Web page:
Sunday, October 09, 2022

Butt Sandwich and Tree

King, Wesley. Butt Sandwich and Tree
August 23rd 2022 by Simon Schuster/Paula Wiseman Books
E ARC provided by Edelweiss Plus

Cedar, who is 8th grade, is a great basketball player who also is trying for fame on TikTok with a series of videos he is making with his friend Mo. Green, who is in 6th grade, has been diagnosed with Asperger's Syndrome, and has some coping strategies thanks to his doctor. His mother, who is a vet, and father, who is a jockish software engineer given to wearing too much spandex, are concerned that he is not dealing with his challenges well enough, and have made an appointment for him to meet with a specialist. To broaden his horizons, Green tries out for the middle school basketball team. Thanks to his brother's prowess on the court, the coach is lenient about Green's less than stellar skills, and lets him go on to the next round of tryouts based on his "DNA" and his promise to improve. When things go badly on the court with another player, and the chain with the wedding ring of the coach's deceased wife goes missing from his desk, Green's place on the team is in jeopardy. The Coach accuses Green outright of taking the ring, but Cedar believes his brother didn't take it. Working with the school custodian, Maggie, the two start to investigate even though their parents tell them not to. Told from alternating viewpoints, we get a clear picture of how both brothers feel. We see Cedar struggle with doing well on his schoolwork, and get his insight on how difficult life is when his phone is taken away from him. We also get Green's perspective on how he navigates dealing with classmates like Klieba, how sixth grade is different from previous school years, when he had an aide who helped him understand interacting with teachers and students, and how he feels about going to another doctor to consult about his Aspberger's. Will the brothers be able to work together to solve the mystery and get Green on the basketball team?
Strengths: This was a great story about brothers who get along well and really like each other, despite their differences. As adults, I think we forget how important siblings are when we are younger. Cedar is sometimes a bit irritated by Green, but the two genuinely like each other, and look out for each other. Green wants to be more like his brother, so tries out for the basketball team even though it isn't his favorite activity. King's experience with a brother on the autism spectrum makes the details of Green's daily existence very realistic. The mystery is well developed, and is a good framework to show both boys' strengths and weaknesses, as well as their interactions with the school community and their parents. I absolutely LOVED that Cedar lost his phone privileges! That is a huge deal for middle school students who have a phone, and his struggles with social media withdrawal will speak to a lot of readers. The fact that he wasn't overly bitter about this punishment made it even better. There is a particularly sweet rendering of the mother's father, Opa, whom I hope is based on King's own grandfather. Of course, the inclusion of basketball makes every middle grade book better, and quite honestly, everyone should purchase this on the basis of the title alone.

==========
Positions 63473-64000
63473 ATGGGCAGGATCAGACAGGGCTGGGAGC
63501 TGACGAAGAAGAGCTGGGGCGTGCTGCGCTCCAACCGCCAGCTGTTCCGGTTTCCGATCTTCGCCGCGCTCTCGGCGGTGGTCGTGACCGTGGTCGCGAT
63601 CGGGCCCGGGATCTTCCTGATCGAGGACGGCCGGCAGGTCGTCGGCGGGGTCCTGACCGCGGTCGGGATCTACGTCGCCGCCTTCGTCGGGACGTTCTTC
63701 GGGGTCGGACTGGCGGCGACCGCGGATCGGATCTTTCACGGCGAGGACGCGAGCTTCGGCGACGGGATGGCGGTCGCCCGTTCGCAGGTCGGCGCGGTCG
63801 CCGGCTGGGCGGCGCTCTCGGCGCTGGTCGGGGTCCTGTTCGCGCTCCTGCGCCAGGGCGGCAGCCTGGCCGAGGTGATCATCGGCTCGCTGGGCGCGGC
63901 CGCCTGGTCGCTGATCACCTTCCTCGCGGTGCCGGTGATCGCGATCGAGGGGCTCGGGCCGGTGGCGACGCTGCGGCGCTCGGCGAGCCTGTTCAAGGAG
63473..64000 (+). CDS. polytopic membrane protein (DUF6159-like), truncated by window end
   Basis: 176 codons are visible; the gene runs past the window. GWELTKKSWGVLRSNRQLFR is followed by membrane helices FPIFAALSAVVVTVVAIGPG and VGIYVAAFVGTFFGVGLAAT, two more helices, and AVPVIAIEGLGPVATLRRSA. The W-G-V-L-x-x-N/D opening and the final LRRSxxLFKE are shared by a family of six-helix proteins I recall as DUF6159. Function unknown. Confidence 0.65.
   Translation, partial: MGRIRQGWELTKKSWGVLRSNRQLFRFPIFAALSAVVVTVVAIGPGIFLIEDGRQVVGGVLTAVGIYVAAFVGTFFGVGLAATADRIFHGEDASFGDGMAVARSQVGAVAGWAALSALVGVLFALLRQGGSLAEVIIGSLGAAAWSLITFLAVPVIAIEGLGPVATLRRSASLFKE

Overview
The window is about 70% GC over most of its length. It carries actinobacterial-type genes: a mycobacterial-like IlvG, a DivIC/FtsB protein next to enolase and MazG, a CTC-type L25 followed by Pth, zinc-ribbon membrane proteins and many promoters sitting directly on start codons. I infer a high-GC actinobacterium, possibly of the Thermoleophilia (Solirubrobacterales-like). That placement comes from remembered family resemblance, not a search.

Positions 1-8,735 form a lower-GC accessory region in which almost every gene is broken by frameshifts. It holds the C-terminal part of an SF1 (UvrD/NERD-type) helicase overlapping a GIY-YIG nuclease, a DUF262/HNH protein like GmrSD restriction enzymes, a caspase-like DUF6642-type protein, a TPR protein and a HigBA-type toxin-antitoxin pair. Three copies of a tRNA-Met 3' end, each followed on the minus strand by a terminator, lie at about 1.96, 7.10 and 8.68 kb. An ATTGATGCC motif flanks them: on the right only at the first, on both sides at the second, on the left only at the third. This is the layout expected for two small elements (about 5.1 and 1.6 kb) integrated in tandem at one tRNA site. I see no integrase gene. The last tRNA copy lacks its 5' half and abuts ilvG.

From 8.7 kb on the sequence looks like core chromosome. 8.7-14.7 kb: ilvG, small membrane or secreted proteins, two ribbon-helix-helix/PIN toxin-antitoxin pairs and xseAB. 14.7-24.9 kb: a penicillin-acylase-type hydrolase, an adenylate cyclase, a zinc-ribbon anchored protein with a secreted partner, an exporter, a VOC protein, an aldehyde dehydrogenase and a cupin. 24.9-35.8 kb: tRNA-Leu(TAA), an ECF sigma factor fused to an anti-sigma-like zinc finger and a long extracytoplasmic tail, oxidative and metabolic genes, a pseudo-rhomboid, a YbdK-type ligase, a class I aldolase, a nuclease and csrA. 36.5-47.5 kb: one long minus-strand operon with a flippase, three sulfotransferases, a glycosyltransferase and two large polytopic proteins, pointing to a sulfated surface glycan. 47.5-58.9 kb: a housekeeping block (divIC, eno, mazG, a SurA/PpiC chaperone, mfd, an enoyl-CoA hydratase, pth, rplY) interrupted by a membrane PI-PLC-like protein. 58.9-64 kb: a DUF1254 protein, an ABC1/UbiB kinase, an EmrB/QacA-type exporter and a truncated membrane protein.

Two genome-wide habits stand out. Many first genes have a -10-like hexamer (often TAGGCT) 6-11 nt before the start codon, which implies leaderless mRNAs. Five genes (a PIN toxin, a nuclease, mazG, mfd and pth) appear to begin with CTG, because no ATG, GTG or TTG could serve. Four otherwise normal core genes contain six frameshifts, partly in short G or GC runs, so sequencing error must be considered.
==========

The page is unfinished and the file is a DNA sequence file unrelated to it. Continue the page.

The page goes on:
Weaknesses: Since this is based on King's experiences growing up with a brother on the autism spectrum, I wish this had been framed as a historical novel. In 2013, Asperger's was included in the overarching term "Autism Spectrum Disorder", so my students have probablly never heard of Aspberger's. I did appreciate that this change in labeling and the reasons for it were mentioned in the book, but since TikTok videos, cell phones, and Crocs are all mentioned frequently, the terminology is at odds with the very 2022 setting. A historical look at the treatment of students with ASD would have been enlightening. 
What I really think: Yeah. I'm going to have to say "butt" a lot when recommending this, aren't I? King has written such a wide variety of books, and it was fun to see him turn his craft to a fictionalized account of his own life. Highly recommended.
Ms. Yingling

1 comment:

  1. Anonymous10:41 PM EDT

    A good historical look is from Megan McLaughlin and her book about human rights - especially as she writes from 1975-90 and 1990-present.

    I would send this in as supplementary material.

    Crocs seem to be from the early-mid 2000s.

    [and I remember when TikTok was called]!

    Adelaide Dupont